California Drops Below Double-Digit Joblessness
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The government suits are doing cartwheels in California for a rather pathetic milestone — the state’s unemployment level has fallen below 10 percent for the first time in over four years. The official unemployment rate is 9.8 percent, second worst in the country, yet economic pundits declare things like, “California’s economy is growing and is recovering.”

Don’t worry though. The crazy Democrats who run Sacramento will smack down any beginnings of a genuine economic recovery because of their extreme anti-business policies. A report published in 2009 at the direction of then-Governor Schwarzenegger found that excessive regulations cost the state half a trillion dollars annually. There’s a serious exodus of companies to states friendlier to business.

Here’s the example of one job creator, Skip Brown, owner of road contractor Delta Construction Co., who may be forced to close because of wacky California environmental regulations:

California Unemployment Rate Dips Below 10 Percent, Huffpo, Dec 21, 2012

[. . .] Meanwhile, stricter air pollution standards mean most of his heavy diesel equipment will be illegal to use in California in coming years. Brown said if he can’t sell the 69-year-old firm started by his father, he’ll close the doors once he can no longer operate his paving and grading equipment.

But for today, the California economy is struggling along with a tiny improvement. The AP report below doesn’t mention that while at least 1.8 million Californians are out of work, Obama promises to amnesty millions of illegal aliens, many of whom will be added to the state’s supply of legal job seekers.

California jobless rate dips below 10 percent, Associated Press, December 21, 2012

SACRAMENTO, Calif. (AP) — California’s jobless rate dipped below 10 percent last month for the first time since the recession began, the state announced Friday, signaling that the state’s economy may have finally turned the corner.

The 9.8 percent unemployment rate reported by the Employment Development Department is down from 10.1 percent in October.

It marks the first time in nearly four years that the rate dropped into single digits. The last time was in January 2009, when the rate was 9.7 percent.

Leading economists had predicted that California’s unemployment rate would remain in double digits through 2013.

Only Nevada and Rhode Island had jobless rates remaining in double-digits. California still lagged behind the national unemployment rate of 7.7 percent in October.

California has added more than 564,000 nonfarm payroll jobs since the recovery began in 2010, the department said.

About 14.4 million Californians were working, though there was a decrease of 3,800 jobs since October.

“It’s continuing the trend,” department spokesman Kevin Callori said. “It’s a respectable pace for growth and an expanding economy.”

The month-over-month employment gain was the largest since 1990, he said, while November saw the second largest monthly drop in civilian unemployment on record.

It marked the fourth consecutive unemployment rate decrease, though there was a slight loss in civilian jobs for the first time in 16 months.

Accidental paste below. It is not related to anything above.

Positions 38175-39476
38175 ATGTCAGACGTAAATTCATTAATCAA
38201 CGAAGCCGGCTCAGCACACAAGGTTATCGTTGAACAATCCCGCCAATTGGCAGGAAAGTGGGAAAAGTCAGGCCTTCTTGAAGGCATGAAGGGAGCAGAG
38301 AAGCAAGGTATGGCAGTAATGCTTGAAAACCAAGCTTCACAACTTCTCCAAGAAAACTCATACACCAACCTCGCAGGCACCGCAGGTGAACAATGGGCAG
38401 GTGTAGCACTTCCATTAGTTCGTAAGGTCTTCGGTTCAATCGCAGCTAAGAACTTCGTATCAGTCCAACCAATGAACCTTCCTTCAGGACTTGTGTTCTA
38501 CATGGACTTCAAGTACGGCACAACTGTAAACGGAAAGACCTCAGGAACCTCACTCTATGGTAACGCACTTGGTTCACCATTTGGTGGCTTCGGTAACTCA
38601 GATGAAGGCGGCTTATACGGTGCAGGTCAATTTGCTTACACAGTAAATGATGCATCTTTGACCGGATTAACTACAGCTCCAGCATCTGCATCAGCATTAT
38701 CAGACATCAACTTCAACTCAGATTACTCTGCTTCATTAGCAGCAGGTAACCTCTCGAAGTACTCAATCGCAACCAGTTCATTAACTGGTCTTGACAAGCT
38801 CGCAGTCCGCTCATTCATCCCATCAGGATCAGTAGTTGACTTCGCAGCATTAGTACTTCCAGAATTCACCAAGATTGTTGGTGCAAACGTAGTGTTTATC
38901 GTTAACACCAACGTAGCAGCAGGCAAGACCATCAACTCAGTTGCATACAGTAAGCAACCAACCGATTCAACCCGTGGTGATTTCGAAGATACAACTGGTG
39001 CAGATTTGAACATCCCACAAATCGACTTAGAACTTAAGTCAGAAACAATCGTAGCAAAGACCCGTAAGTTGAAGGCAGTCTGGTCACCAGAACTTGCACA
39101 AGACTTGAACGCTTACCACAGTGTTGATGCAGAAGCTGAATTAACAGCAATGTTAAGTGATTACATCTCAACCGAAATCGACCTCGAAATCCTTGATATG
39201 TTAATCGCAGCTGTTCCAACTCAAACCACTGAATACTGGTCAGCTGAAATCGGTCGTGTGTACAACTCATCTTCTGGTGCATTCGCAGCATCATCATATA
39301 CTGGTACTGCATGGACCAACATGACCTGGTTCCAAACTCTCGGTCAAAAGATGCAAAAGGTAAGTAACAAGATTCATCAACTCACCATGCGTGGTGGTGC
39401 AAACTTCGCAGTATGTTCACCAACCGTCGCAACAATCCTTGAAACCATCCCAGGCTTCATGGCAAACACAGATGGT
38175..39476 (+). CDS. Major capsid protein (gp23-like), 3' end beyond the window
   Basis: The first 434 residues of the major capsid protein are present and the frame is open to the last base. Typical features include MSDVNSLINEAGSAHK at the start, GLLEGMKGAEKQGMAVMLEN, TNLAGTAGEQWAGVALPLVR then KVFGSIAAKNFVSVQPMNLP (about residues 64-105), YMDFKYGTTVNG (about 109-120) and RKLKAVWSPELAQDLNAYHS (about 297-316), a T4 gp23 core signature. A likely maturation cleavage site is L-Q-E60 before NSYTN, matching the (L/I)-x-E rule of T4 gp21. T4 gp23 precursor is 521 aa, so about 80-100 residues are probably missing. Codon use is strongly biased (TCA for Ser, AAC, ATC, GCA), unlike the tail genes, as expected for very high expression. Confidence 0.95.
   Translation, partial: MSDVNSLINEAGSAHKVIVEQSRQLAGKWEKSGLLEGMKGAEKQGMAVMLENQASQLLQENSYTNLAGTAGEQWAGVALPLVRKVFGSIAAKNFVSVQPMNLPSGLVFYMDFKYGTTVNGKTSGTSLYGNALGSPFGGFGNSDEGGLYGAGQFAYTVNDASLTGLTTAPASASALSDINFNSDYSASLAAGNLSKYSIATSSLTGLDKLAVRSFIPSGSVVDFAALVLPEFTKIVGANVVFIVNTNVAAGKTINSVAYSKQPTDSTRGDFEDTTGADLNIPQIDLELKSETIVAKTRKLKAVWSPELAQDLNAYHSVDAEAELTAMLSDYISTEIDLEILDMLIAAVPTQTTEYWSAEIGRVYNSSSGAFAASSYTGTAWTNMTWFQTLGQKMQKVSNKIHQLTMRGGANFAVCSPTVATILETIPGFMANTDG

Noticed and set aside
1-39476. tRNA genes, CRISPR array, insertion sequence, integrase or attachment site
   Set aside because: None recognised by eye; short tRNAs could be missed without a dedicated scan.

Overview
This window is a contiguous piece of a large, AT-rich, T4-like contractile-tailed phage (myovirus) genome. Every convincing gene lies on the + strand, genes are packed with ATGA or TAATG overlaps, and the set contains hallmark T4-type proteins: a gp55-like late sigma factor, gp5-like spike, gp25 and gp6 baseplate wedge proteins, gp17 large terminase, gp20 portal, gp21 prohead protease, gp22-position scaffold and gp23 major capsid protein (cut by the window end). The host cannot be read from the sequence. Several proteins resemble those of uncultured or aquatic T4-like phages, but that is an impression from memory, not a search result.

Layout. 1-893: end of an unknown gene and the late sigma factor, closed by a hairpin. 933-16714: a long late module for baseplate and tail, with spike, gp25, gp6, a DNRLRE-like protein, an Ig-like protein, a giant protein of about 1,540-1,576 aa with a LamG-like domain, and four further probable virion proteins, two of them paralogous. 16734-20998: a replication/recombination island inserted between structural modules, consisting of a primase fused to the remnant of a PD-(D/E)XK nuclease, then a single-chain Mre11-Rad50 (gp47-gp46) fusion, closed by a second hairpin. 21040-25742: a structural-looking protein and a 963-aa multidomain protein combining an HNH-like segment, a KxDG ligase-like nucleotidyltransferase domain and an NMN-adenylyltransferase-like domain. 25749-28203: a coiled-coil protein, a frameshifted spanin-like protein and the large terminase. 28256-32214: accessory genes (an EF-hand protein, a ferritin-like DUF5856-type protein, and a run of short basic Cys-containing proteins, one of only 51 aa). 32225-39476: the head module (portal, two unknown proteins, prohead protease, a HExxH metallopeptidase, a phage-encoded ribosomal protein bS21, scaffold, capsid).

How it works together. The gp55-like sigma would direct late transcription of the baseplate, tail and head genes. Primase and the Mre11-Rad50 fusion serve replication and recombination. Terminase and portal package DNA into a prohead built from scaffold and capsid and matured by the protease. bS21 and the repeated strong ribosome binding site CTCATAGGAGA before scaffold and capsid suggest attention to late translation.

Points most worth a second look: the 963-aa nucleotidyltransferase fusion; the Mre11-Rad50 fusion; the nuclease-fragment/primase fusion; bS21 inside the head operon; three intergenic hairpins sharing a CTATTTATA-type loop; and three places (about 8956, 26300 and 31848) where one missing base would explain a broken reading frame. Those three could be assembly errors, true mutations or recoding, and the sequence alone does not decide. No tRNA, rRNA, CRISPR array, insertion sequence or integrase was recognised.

“It’s probably more of an aberration than a real change in trend,” Callori said of the job loss. “We seem to see a pattern of two or three months of strong job growth followed by a month of slower job growth.”

The state has added more than 268,000 jobs since November 2011.

The trade, transportation and utilities sector posted the largest increase in jobs since October, with nearly 13,000. Construction, information; financial activities; and the leisure and hospitality all also added jobs.

However, educational and health services jobs dropped by 11,000 from the previous month. Manufacturing; professional and business services and government all also lost jobs.

In the last year, the recovery was led by business and professional services, which added 74,000 jobs, and the information sector, which had the biggest percentage gain, up nearly 6 percent. Construction; trade, transportation and utilities; financial activities; educational and health services; and leisure and hospitality all added jobs.

Mining and logging; manufacturing; other services; and government lost a collective 51,000 jobs over the last year. Government was the biggest loser, down 34,500 jobs.

Nearly 400,000 Californians face the loss of unemployment benefits next month if no deal is reached to address the so-called fiscal cliff. Unless Congress and the president take action before year’s end, no more benefits can be paid.

About $40 billion in extension benefits have been paid to the long-term unemployed in California over the last 4 1/2 years, the department said. The state sent letters last month notifying the unemployed Californians about the scheduled end of the federal extension program.

Nearly 392,000 were receiving regular unemployment insurance benefits in November, down from more than 453,000 in October and more than 536,000 in November 2011. There were nearly 40,000 new claims last month, down from more than 55,500 in October and nearly 75,000 a year ago.

Business and government officials have warned that fallout from the fiscal cliff could halt California’s recovery. Unless the federal government acts, Bush-era tax cuts and the end of a payroll tax holiday are set to expire, meaning smaller paychecks for workers just as the nation is struggling to recover from the Great Recession.

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